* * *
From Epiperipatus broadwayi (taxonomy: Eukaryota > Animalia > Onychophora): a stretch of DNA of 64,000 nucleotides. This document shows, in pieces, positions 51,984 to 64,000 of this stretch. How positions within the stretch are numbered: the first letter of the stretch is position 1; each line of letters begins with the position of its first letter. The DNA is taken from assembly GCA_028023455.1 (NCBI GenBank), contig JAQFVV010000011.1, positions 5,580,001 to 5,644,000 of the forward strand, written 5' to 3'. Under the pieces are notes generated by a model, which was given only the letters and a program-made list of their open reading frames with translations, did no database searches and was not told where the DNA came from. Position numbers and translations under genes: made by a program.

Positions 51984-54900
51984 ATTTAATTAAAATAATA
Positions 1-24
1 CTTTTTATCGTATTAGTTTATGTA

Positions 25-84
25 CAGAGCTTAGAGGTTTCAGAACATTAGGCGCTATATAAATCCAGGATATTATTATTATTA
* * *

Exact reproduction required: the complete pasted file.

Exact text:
From Epiperipatus broadwayi (taxonomy: Eukaryota > Animalia > Onychophora): a stretch of DNA of 64,000 nucleotides. This document shows, in pieces, positions 51,984 to 64,000 of this stretch. How positions within the stretch are numbered: the first letter of the stretch is position 1; each line of letters begins with the position of its first letter. The DNA is taken from assembly GCA_028023455.1 (NCBI GenBank), contig JAQFVV010000011.1, positions 5,580,001 to 5,644,000 of the forward strand, written 5' to 3'. Under the pieces are notes generated by a model, which was given only the letters and a program-made list of their open reading frames with translations, did no database searches and was not told where the DNA came from. Position numbers and translations under genes: made by a program.

Positions 51984-54900
51984 ATTTAATTAAAATAATA
Positions 1-24
1 CTTTTTATCGTATTAGTTTATGTA

Positions 25-84
25 CAGAGCTTAGAGGTTTCAGAACATTAGGCGCTATATAAATCCAGGATATTATTATTATTA